Host Intro: The National Action Network, or NAN, celebrated its 25th anniversary today. The organization, founded by the Reverend Al Sharpton, opened its national convention in Midtown, bringing together veteran civil rights activists from all over the city and as far away as South Carolina and Texas. But just how relevant is quarter-century old civil rights organization in the age of Black Lives Matter and Twitter activism? Jaki Johnson reports. (00:25)
Johnson 1: Valerie Wilson has been a member of the National Action Network for 16 years… But she says, some of the younger people in her family don’t really understand what it’s all about.
Lewis 1: “Sometimes if they see progress they say alright, alright, but the last thing where the cop got off they said you’re out there for nothing.” (00:08)
Johnson 2: But Wilson takes a longer view. She joined NAN after the death of Amadou Diallo, a Guinean immigrant killed by police in the Bronx in 1999.
Lewis 2: “I was so frustrated. I said you know, I really need to get up and do something. You know, go out or march or something.”
Johnson 3: Of course NAN has done more than just march. Over the years NAN has registered voters, pressured the advertising industry around inequality, and helped open doors for minority and women-owned businesses.
But today’s convention was focused on the future, the youth, those young people in Valerie Wilson’s family who just don’t seem to get it. Reverend Al. Sharpton’s daughter Dominique Sharpton says groups like NAN and new activist groups like Black Lives Matter, may have different methods, by they share similar goals.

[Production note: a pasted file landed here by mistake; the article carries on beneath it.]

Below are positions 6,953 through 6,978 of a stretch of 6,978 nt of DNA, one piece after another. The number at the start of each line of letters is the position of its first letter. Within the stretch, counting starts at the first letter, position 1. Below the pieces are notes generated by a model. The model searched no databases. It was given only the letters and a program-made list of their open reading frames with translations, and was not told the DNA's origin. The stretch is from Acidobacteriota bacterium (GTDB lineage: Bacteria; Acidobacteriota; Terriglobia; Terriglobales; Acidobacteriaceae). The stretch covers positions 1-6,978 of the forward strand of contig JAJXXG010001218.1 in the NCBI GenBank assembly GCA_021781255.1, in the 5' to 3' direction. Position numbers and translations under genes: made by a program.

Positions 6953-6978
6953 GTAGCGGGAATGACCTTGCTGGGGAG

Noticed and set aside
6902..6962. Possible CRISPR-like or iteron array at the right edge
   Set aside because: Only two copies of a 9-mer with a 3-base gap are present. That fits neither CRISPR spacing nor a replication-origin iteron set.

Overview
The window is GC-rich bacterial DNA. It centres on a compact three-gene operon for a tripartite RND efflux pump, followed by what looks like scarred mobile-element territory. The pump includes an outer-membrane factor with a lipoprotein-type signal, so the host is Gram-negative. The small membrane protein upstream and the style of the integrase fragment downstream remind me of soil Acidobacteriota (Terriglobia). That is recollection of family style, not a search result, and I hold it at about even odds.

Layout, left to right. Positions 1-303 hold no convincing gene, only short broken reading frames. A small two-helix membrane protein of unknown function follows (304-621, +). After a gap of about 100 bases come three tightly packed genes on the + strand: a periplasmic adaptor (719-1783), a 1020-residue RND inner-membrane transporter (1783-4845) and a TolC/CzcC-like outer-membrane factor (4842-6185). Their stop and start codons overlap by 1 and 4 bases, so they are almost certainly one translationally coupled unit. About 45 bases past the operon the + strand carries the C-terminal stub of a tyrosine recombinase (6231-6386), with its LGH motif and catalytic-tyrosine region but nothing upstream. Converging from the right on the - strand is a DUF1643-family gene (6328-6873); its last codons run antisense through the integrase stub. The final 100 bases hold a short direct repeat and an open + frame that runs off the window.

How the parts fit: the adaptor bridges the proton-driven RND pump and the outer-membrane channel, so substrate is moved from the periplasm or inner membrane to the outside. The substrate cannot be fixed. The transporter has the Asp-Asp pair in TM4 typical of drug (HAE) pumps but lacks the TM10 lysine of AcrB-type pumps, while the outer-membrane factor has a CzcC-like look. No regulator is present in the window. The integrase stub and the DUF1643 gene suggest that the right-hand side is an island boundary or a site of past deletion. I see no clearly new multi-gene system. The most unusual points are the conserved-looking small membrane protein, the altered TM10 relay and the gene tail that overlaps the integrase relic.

Sharpton 1: “I think it’s a lack of communication, I think that the more we convene and come together the more we can see that there are really no issues between us. I just feel like the action agenda to me has not been laid out so what you see is a lot of angry young people that are upset with the system.” (00:15)
Johnson 4: For Sharpton, understanding policy is critical, so that online anger can be transformed into practical solutions. Solutions that begin at the ballot box.
Sharpton 2: “Yes, it’s great that you can go on Twitter and state your cause or state how you feel, but are you voting to change that situation?” (00:23)
Johnson 5: And NAN has always been about persistence. Sharpton says it’s important to understand that efforts have to be long-term.
Sharpton 3: “I feel like people are really trying to look for instant gratification. So they feel, if I march or rally, if I do this one thing that should be enough to change it.” (00:09)
Johnson 6: And of course, this years convention comes just days before the New York primary, giving NAN’s discussions of the future, that much more urgency.
Jaki Johnson, Columbia Radio News